Because of their vital role in the emergence of humanity, tools and their uses have been the focus of considerable worldwide study. This volume brings together international research on the use of tools among primates and both prehistoric and modern humans. The book represents leading work being done by specialists in anatomy, neurobiology, prehistory, ethnology, and primatology. Whether composed of stone, wood, or metal, tools are a prolongation of the arm that acquire precision through direction by the brain. The same movement, for example, may have been practiced by apes and humans, but the resulting action varies according to the extended use of the tool. It is therefore necessary, as the contributors here make clear, to understand the origin of tools, and also to describe the techniques involved in their manipulation, and the possible uses of unknown implements. Comparison of the techniques of chimpanzees with those of prehistoric and modern peoples has made it possible to appreciate the common aspects and to identify the differences. The transmission of ability has also been studied in the various relevant societies: chimpanzees in their natural habitat and in captivity, hunter-gatherers, and workmen in prehistoric and in modern times. In drawing together much valuable research, this work will be an important and timely resource for social and behavioral psychologists, anthropologists, paleontologists, and animal behaviorists.
'this compendium includes some informative chapters on assorted topics relating to tool use in nonhuman and human primates'
Sandra T. deBlois, University of Massachusetts at Amherst, American Journal of Primatology 33
List of participants
1: F.K. Jouffroy: Primate hands and the human hand: the tool of tools
2: J. Paillard: The hand and the tool: the functional architecture of human technical skills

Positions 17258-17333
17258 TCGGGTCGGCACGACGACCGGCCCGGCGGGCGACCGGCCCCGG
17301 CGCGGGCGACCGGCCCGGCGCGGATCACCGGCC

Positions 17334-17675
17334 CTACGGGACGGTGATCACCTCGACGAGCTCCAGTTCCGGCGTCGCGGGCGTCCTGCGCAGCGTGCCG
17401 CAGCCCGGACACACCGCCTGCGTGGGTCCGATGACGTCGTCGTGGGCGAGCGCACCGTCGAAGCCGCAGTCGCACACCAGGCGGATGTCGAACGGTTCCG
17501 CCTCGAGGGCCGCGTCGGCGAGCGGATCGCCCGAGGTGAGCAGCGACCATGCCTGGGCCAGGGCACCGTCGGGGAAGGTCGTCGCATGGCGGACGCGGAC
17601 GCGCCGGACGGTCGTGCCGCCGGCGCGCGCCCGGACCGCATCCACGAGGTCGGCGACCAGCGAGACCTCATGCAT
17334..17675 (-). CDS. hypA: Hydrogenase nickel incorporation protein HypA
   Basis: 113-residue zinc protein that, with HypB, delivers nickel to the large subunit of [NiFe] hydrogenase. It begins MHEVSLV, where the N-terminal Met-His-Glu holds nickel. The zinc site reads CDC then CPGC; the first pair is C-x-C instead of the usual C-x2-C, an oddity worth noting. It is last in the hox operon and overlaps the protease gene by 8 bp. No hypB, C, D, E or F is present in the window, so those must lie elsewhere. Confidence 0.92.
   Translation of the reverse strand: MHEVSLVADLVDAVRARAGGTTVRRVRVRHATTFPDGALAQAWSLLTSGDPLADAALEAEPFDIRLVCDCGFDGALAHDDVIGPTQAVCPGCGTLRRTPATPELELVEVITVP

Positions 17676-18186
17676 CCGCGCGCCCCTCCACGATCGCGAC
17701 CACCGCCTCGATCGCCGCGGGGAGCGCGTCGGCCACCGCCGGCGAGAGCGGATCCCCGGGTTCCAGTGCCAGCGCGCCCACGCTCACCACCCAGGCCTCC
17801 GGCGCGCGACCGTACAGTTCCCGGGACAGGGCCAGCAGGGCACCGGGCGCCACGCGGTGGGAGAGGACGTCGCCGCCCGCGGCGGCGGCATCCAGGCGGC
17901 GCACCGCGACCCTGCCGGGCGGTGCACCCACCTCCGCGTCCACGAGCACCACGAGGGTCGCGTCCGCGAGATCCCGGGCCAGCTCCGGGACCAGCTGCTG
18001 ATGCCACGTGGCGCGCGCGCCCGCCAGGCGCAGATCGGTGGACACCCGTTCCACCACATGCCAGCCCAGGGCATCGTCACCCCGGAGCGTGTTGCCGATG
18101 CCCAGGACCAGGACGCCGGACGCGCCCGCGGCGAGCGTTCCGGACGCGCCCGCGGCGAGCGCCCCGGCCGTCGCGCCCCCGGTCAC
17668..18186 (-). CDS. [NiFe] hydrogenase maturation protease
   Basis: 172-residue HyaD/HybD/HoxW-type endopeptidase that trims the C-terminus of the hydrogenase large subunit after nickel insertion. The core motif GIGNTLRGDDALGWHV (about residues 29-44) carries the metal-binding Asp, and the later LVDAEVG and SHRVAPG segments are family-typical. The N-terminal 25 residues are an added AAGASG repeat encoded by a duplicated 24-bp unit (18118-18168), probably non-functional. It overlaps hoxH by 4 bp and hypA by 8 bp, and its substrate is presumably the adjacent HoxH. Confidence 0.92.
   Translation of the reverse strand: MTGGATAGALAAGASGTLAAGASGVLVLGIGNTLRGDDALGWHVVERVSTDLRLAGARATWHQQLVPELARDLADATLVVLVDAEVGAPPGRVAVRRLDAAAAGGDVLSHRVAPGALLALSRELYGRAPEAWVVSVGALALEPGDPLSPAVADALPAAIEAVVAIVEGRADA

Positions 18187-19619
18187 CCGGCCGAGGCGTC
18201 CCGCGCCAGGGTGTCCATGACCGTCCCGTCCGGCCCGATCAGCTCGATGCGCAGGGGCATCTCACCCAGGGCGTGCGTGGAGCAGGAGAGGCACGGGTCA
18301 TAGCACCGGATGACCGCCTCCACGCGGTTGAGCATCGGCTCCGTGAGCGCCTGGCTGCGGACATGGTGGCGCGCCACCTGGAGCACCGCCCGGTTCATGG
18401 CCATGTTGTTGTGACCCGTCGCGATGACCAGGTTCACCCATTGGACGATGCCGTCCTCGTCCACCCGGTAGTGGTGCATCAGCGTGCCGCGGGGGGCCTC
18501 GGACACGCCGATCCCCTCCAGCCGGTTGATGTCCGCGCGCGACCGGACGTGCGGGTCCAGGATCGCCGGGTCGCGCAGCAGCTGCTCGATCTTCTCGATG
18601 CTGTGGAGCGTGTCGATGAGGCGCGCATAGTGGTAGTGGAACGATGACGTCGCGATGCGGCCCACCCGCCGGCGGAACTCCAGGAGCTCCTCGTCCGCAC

3: R. Lemon: Control of the monkey's hand by the motor cortex
4: P. Rabischong: Human prehension and its prosthetic substitution
5: B. Bresard: Some one- and two-handed functions and processes in tool-use by pongids
6: K.A. Bard: Cognitive competence underlying tool-use in free-ranging orang-utans
7: E. Visalberghi: Tool use in a South American monkey species. An overview of the characteristics and limits of tool use in Cebus apella
8: W.C. McGrew: Brains, hands, and minds: puzzling incongruences in ape tool-use
9: C.H. Boesch and H. Boesch: Tool-use and tool-making in wild chimpanzees
10: Y. Sugiyma: Local variation of tools and tool-use among wild chimpanzee populations
11: J.W.K. Harris and S.D. Capaldo: The earliest stone tools: their implications for an understanding of the activities and behaviour of late Pliocene hominids
12: S. Beyries: Are we able to determine the function of the earliest palaeolithic tools?
13: J. Kitahara-Frisch: The origin of secondary tools
14: M. Piperno: The origin of tool-use and the evolution of social space in palaeolithic times: some reflections
15: C. Perlès: Ecological determinism, group strategies, and individual decisions in the conception of prehistoric stone assemblages
16: T. Ingold: Tools and hunter-gatherers
17: J. Pelegrin: A framework for analysing prehistoric stone tool manufacture and a tentative application to some early stone industries
18: C.I. Karlin, S. Ploux, P. Bodu, and N. Pigeot: Some socio-economic aspects of the knapping process among groups of hunter-gatherers in the Paris Basin area
19: J. Perriault: The transfer of knowledge within the craft industries and trade guilds
20: P. Petrequin and A.M. Petrequin: From polished stone tool to sacred axe: the axes of the Danis of Irian Jaya, Indonesia
21: F. Sigaut: How can we analyse and describe technical acts?
Series: Symposia of the Fyssen Foundation
Number Of Pages: 442
Published: 25th March 1993
Publisher: Oxford University Press
Country of Publication: GB
Dimensions (cm): 23.7 x 16.2
Weight (kg): 0.87